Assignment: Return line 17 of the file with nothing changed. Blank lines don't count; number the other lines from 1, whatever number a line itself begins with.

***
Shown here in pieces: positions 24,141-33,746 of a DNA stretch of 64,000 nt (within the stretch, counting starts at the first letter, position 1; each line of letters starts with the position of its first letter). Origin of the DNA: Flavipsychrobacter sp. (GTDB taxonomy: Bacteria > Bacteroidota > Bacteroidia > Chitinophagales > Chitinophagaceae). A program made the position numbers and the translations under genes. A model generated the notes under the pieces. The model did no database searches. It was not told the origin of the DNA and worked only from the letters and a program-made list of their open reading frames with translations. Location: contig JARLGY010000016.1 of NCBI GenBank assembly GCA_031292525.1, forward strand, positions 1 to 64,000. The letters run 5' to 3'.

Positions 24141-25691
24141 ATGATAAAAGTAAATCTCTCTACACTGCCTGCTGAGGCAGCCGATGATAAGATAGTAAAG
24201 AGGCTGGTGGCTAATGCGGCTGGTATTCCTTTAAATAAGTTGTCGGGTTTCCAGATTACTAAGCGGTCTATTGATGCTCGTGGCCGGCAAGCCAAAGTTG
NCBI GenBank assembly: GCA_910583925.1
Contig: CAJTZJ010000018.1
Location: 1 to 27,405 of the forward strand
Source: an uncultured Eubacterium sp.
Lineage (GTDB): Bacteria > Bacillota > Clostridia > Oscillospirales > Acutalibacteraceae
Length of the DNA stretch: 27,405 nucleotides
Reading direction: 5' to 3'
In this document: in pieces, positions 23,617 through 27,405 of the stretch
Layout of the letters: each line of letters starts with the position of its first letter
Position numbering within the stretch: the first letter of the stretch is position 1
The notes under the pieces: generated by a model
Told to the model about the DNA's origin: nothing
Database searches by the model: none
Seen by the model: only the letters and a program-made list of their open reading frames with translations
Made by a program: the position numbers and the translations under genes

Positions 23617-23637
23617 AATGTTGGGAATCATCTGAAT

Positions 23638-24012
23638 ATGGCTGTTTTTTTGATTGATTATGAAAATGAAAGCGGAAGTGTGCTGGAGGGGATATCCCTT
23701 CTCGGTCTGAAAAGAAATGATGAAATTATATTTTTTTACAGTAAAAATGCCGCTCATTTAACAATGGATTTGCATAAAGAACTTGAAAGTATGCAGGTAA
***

Database searches by the model: none